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and continuously to wrest it from vegetation and destroy its value for agricultural purposes.*
Farnham (Waters and water rights, vol. 2, p. 1461), gives the following as to high-water mark:
“But the definition which best meets all requirements of the case and which has in fact been adopted by the weight of authority is that 'high-water mark is the point below which the pressure and action of the water are so common and usual and so long continued in all ordinary years as to make upon the soil a character distinct from that of the banks with respect to vegetation as well as with respect to the soil itself.' " 30
If the mean high tides at the 5-foot elevation above low-water mark appear to be the most usual line reached under all ordinary circumstances when the river is undisturbed either by freshets, unusual winds, and high tides, or unaffected by droughts, which condition is usually evidenced by drifts and other deposits, and to which line the rise is most constant, the pressure and action of the water upon the soil making the line more definite than at any other point, then the 5-foot mean high-tide line established by the action of the water above mean low water is legally the high-water mark or high-tide line, and consequently the boundary line.
In a Supreme Court decision rendered November 7, 1921,51 involv. ing the question whether the boundary between the District of Columbia and Virginia runs from "headland to headland," as the Maryland-Virginia boundary does, or follows the meanderings of the river, the latter course was accepted. The court also decided that the United States is entitled to the possession of land in the District that has been reclaimed by filling in below low-water line on the Virginia side.
The District Court of Appeals, in a decision rendered November 6, 1922, recognized the claim that high-water mark on the south bank of the Potomac is the boundary between the District of Co. lumbia and Virginia.
The District of Columbia was planned to be exactly 10 miles square, but it has been found that the northeast side measures 263.1 feet and the southeast side 63.1 feet more than 10 miles. The lines do not bear exactly 45° from the meridian, but the greatest variation is only 134.32 The entire boundary of the District of Columbia was surveyed in 1791 and was marked with sandstone mileposts in 1792. These posts, except those at the four corners, were numbered from 1 to 9, counting clockwise, for each of the four boundary lines. The stone shown in Plate V, B, after standing 130 years, is still in so good condition that the inscription on the side facing the District of Columbia can be read easily in the engraving; the inscription on the opposite side is “Maryland"; that on the left is the declination of the compass, 0° 18' E.; on the right is the year the stones were placed, 1792. The part of the stone above ground measures 12 by 12 by 24 inches.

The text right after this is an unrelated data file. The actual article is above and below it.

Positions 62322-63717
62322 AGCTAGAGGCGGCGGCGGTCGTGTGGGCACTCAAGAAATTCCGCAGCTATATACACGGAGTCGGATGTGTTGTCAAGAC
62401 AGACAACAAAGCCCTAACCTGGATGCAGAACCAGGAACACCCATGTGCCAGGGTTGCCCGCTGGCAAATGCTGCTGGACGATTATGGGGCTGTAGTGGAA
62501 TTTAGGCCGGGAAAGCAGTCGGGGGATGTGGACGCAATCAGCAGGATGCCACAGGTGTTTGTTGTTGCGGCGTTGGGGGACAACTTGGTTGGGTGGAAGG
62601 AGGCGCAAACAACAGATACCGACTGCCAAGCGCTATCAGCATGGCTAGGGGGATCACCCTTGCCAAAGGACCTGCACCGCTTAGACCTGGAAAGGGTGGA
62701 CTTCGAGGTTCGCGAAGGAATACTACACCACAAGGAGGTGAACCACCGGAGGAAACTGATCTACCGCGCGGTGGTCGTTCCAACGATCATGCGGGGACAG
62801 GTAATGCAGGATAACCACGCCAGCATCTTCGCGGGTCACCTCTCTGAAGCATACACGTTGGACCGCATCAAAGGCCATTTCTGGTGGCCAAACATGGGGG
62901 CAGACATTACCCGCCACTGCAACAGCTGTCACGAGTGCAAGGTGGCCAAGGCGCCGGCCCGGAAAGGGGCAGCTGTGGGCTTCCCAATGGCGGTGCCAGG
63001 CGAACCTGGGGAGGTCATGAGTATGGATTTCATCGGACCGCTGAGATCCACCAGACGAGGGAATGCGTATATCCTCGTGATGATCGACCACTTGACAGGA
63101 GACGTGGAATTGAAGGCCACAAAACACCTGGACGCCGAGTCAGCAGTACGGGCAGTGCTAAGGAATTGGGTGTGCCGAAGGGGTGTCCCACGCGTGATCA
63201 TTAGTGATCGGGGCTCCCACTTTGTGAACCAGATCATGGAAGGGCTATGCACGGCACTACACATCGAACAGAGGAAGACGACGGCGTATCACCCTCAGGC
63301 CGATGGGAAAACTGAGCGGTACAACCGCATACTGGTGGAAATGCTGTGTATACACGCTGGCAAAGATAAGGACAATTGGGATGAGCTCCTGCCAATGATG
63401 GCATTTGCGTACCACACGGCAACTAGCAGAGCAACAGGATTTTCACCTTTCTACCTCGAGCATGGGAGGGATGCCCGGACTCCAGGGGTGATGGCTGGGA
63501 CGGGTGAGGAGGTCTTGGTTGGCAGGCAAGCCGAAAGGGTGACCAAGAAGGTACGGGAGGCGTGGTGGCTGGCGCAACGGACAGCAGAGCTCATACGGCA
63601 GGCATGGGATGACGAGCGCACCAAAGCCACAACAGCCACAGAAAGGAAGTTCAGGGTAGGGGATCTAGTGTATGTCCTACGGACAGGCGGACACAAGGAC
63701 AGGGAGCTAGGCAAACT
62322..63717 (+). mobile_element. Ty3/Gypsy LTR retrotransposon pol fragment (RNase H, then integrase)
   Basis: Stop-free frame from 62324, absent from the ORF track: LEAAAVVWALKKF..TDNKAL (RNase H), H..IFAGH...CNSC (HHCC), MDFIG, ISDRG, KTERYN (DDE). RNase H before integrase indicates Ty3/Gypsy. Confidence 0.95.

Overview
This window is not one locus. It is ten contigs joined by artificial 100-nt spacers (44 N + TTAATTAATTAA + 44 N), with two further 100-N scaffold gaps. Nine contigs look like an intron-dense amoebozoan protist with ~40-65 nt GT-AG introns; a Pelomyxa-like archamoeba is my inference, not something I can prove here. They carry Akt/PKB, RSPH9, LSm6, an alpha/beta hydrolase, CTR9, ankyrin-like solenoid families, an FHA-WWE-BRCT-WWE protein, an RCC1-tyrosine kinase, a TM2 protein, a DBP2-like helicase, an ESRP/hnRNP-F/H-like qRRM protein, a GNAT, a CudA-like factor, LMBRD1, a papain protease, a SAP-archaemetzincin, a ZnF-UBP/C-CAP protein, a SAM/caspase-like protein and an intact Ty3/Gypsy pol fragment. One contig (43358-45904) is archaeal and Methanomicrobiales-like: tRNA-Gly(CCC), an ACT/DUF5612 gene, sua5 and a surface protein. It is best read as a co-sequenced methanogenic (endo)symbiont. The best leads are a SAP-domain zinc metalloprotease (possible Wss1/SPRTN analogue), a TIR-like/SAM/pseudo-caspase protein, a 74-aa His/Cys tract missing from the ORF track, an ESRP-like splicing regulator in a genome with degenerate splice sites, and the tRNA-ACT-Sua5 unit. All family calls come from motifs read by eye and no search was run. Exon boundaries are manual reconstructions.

** Carpenter v. Board of Comrs., Hennepin County : 56 Minn, 513.
80 The following cases are in harmony with the authorities quoted above: Howard v. Ingersoll, 13 Howard, 415–423; Gould on Waters, 3d ed., 106 ; Shively v. Bowlby, 152 U. S. 12.
31 Marine Railway and Coal Company v. United States of America: 257 U. S. 47.
* For data regarding surveys and boundary marks see Nat. Geog. Mag., vol. 6, pp. 149–165.
In 1915–1921 each of the original boundary stones was surrounded by an iron fence, erected by the District of Columbia and Virginia societies of the Daughters of the American Revolution.
By a bill approved March 3, 1903,33 funds were provided for additional marks on the District of Columbia-Maryland boundary line, to be placed at road crossings and at other prominent points. The work was completed the same year, but without the formal cooperation of any Maryland representative. The new marks are of cut granite, 6 inches square on top, and project 12 inches above ground.
In 1606 King James I of England granted the “first charter” of Virginia. The boundaries therein described are as follows: 34 situate, lying, or being all along the Sea Coasts, between four and thirty degrees of Northerly Latitude from the Equinoctial Line and five and forty degrees of the same Latitude, and in the main Land between the same four and thirty and five and forty Degrees and the Islands thereunto adjacent, or within one hundred Miles of the coast thereof.
In 1609 a new charter was granted, called the “second charter” of Virginia, which defines the boundaries in the following terms 35 (see fig. 9): situate, lying, and being in that part of America, called Virginia, from the point of Land, called Cape or Point Comfort, all along the Sea Coast to the northward, two hundred miles, and from the said point of Cape Comfort, all along the Sea Coast to the Southward, two hundred Miles, and all that Space and Circuit of Land, lying from the Sea Coast of the Precinct aforesaid, up into the Land, throughout from Sea to Sea, West and Northwest ; And also all the Islands lying within one hundred Miles along the Coast of both Seas of the precinct aforesaid.
In 1611–12 the "third charter” of Virginia was granted, which was an enlargement of the second. It gave the following territory: all and singular those Islands whatsoever, situate and being in any part of the Ocean Seas bordering upon the Coast of our said first Colony in Virginia, and being within three Hundred Leagues of any of the Parts heretofore granted to the said Treasurer and Company in our former Letters Patent as aforesaid, and being within or between the one-and-fortieth and thirtieth Degrees of Northerly Latitude.